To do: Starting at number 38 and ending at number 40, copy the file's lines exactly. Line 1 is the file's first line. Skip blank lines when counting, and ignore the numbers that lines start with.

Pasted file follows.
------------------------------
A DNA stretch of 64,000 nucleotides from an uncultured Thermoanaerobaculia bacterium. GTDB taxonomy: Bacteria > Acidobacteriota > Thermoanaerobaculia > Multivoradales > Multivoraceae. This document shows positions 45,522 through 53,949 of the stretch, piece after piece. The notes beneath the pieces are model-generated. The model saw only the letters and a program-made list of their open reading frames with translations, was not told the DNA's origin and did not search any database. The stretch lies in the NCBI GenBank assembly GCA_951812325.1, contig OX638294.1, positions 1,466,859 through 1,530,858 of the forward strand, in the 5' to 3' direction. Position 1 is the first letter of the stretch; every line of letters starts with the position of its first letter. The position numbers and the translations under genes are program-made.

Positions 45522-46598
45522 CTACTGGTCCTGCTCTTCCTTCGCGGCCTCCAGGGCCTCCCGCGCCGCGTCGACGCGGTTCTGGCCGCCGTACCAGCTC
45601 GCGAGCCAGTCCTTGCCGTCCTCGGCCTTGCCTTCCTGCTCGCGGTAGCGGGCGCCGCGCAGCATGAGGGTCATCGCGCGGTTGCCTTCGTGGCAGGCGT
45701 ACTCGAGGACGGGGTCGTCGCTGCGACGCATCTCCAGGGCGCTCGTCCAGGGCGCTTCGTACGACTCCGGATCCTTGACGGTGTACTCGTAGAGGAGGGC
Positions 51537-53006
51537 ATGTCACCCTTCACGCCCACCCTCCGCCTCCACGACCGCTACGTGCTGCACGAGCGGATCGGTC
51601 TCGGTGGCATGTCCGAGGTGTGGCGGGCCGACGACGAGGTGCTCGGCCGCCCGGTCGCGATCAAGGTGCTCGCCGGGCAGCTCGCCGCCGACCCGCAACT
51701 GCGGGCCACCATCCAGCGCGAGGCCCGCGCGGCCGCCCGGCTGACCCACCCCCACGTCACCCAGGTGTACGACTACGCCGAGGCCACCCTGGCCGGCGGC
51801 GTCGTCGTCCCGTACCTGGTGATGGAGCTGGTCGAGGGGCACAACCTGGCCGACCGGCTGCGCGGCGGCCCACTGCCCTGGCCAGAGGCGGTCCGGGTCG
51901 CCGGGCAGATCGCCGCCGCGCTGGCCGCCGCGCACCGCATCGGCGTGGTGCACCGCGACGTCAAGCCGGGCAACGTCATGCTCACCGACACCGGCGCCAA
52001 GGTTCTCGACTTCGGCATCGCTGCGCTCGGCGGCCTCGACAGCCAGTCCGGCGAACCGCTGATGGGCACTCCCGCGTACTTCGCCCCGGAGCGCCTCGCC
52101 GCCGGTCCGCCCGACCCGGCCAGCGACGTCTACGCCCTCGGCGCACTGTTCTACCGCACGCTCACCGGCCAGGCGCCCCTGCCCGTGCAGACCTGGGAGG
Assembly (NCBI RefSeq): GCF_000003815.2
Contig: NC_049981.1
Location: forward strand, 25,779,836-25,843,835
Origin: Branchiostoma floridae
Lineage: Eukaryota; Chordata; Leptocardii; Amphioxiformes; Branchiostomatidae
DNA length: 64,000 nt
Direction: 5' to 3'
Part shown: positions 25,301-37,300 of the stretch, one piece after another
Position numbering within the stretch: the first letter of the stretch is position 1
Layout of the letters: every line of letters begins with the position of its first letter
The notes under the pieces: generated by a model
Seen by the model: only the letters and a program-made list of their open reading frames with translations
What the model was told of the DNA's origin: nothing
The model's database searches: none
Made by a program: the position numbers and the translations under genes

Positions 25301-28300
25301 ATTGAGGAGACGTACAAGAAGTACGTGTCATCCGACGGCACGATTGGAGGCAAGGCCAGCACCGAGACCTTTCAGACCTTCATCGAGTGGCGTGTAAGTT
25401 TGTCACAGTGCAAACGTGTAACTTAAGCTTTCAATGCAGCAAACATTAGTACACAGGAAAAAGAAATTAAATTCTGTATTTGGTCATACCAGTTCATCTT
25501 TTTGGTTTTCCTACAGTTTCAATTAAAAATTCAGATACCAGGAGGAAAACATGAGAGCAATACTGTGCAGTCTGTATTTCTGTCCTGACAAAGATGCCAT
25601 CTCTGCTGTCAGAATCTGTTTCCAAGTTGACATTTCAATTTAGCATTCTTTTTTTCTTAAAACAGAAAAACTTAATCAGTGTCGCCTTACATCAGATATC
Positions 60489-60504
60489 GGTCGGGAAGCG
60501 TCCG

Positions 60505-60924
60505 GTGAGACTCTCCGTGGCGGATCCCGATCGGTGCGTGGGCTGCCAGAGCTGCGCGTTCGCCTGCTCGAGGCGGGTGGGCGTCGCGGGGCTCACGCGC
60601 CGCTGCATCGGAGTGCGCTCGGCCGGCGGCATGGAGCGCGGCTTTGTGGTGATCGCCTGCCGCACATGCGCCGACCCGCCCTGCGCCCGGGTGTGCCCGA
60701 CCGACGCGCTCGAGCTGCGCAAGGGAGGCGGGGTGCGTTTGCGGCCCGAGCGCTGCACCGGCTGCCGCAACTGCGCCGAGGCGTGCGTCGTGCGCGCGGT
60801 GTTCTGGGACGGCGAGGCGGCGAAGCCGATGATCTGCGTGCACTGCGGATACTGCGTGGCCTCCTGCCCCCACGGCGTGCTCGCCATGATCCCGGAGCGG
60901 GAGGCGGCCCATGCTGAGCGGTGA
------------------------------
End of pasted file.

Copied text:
60505 GTGAGACTCTCCGTGGCGGATCCCGATCGGTGCGTGGGCTGCCAGAGCTGCGCGTTCGCCTGCTCGAGGCGGGTGGGCGTCGCGGGGCTCACGCGC
60601 CGCTGCATCGGAGTGCGCTCGGCCGGCGGCATGGAGCGCGGCTTTGTGGTGATCGCCTGCCGCACATGCGCCGACCCGCCCTGCGCCCGGGTGTGCCCGA
60701 CCGACGCGCTCGAGCTGCGCAAGGGAGGCGGGGTGCGTTTGCGGCCCGAGCGCTGCACCGGCTGCCGCAACTGCGCCGAGGCGTGCGTCGTGCGCGCGGT